We all know to take care when clearing snow. No-one wants to hurt their back but what about getting sued?
Has the UK gone completely mad?
When I was a child, around fifty years ago all resdients cleared snow from the boundaries of their home. People had pride in their home, no matter how humble that home was. Think of the saying "Be it ever so humble, there is no place like home"
It would have been unthinkable years ago to simply leave snow to become more dangerous. Slight thaws and more heavy snow would have inevitably turned paths into skating rinks, in no time at all. This is just what is happening these days.
It would seem now that such actions are ill advised.
The UK has seen more snow in the last three weeks or so, than it has seen for some years, and much of it is still on the ground.
UK residents have encountered many problems, as they have tried to go about their daily business. Councils have only gritted main roads and, with increased shortages of grit and salt, this is set to reduce further.
One thing that has been easily noticeable is that most residents have left the snow and ice to fester, on the paths of their homes.
It was interesting to hear that quite a few European countries actually legislate against their citizens leaving such snow on the ground. Residents who do not comply and clear their snow away run the risk of being fined.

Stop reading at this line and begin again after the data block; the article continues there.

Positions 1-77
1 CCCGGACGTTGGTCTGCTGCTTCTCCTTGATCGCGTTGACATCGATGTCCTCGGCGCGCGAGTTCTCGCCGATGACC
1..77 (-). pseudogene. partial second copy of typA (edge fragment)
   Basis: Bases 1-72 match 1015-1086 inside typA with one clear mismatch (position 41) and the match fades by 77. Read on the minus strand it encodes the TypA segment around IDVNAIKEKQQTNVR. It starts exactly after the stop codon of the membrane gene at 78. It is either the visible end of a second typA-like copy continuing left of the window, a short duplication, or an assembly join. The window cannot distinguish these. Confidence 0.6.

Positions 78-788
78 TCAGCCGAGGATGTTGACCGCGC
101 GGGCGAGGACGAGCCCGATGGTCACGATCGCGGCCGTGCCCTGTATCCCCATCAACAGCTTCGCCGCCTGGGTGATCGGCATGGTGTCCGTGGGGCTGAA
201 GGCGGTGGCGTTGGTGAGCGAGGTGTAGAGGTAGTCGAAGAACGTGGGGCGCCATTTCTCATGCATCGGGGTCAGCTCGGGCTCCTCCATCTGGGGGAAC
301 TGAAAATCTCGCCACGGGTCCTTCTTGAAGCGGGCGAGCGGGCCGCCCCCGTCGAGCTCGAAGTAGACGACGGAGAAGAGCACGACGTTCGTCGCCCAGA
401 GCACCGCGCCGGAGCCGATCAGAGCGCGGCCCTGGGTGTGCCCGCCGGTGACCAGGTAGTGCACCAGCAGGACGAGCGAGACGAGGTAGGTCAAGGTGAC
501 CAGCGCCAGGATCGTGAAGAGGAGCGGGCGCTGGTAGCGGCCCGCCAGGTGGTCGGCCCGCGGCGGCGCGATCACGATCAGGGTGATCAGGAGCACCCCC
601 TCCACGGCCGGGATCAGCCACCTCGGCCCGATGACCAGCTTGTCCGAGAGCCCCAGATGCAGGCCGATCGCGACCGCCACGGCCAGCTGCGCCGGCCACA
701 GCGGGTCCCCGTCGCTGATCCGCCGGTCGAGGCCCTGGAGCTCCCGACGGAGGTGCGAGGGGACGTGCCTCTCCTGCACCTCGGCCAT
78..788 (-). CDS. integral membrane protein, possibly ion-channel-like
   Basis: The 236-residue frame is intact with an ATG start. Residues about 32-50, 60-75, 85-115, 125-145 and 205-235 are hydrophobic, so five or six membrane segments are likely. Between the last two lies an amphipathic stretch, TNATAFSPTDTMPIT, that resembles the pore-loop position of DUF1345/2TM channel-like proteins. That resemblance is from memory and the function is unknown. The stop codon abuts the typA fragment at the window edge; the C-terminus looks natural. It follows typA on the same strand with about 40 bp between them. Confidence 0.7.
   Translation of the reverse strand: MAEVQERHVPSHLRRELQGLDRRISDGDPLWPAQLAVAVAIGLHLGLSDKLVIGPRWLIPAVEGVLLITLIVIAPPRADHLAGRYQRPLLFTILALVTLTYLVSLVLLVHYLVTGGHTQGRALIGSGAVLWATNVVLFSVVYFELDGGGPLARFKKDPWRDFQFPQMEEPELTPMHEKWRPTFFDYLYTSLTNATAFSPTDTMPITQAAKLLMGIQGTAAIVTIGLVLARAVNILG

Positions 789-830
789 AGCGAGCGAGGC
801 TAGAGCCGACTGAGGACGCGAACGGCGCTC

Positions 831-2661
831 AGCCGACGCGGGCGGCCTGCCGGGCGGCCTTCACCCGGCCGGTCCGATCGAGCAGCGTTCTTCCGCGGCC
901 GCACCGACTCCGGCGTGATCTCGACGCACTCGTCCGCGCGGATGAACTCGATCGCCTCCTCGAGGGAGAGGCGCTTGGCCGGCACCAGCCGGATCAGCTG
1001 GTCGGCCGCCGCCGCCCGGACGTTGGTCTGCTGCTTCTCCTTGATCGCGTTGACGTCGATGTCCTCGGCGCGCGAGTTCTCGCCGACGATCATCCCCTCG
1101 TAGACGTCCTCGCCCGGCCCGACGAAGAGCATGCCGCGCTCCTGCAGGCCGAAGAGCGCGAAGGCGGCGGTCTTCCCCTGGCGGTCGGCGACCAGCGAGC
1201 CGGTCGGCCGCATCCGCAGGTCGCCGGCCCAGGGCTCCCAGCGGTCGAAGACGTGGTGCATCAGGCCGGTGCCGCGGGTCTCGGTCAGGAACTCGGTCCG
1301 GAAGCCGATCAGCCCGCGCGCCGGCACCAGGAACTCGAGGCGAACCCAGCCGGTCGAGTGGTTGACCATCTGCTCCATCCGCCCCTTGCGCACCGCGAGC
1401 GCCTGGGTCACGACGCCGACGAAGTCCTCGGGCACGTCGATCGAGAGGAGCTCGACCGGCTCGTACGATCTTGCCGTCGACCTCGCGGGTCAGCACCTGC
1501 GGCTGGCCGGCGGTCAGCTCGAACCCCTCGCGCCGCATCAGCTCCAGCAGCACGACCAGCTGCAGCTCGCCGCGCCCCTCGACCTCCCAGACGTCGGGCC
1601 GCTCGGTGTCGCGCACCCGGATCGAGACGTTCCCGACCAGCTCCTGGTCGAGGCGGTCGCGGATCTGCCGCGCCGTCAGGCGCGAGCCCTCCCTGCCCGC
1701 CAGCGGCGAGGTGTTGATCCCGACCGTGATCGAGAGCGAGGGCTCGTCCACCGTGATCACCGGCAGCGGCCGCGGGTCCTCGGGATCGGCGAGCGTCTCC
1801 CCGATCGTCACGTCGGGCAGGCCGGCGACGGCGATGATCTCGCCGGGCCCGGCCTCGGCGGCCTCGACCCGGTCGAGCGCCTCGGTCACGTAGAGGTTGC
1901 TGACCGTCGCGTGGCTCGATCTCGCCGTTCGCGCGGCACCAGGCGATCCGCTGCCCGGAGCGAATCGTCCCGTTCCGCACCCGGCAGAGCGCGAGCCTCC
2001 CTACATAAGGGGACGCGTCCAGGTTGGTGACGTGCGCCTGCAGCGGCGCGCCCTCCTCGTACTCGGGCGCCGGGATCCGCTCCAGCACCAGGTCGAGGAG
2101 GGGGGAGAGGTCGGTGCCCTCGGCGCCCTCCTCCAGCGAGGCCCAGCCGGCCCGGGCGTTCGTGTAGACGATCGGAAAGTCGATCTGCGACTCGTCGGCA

I know we British are eccentric but current thinking leaves even me speechless.
Residents of the UK have been advised against clearing any snow from the pavement outside of their homes, or the paths within their boundaries. It would seem that, if a postman, for example, falls and breaks his leg on snow on your paths it is OK. However, if you have cleared the snow and he falls and breaks his leg, he can sue you for a huge amount of money.
Personally I would have thought you were more at risk of being sued if you left the snow to become troublesome.
I had been wondering why so few people had bothered to clear the snow. This weekend though some have taken the bull by the horns and begun to clear the snow from their paths. Governement advice has been that, they hope people use their common sense.
Of course, some people have no common sense.
The advice seems to be that if you clear the snow do so properly. Obvious but perhaps not to everyone.
Never simply throw water, especially hot water on snow and ice.
Once you have cleared the path, cover it liberally with salt, grit or sharp sand to prevent further freezing.
I would hope that if any cases appear in court, due to snow being cleared, that they are hastily thrown out. In most cases such legal action will be inappropriate and simply encourage nore of this nonsense.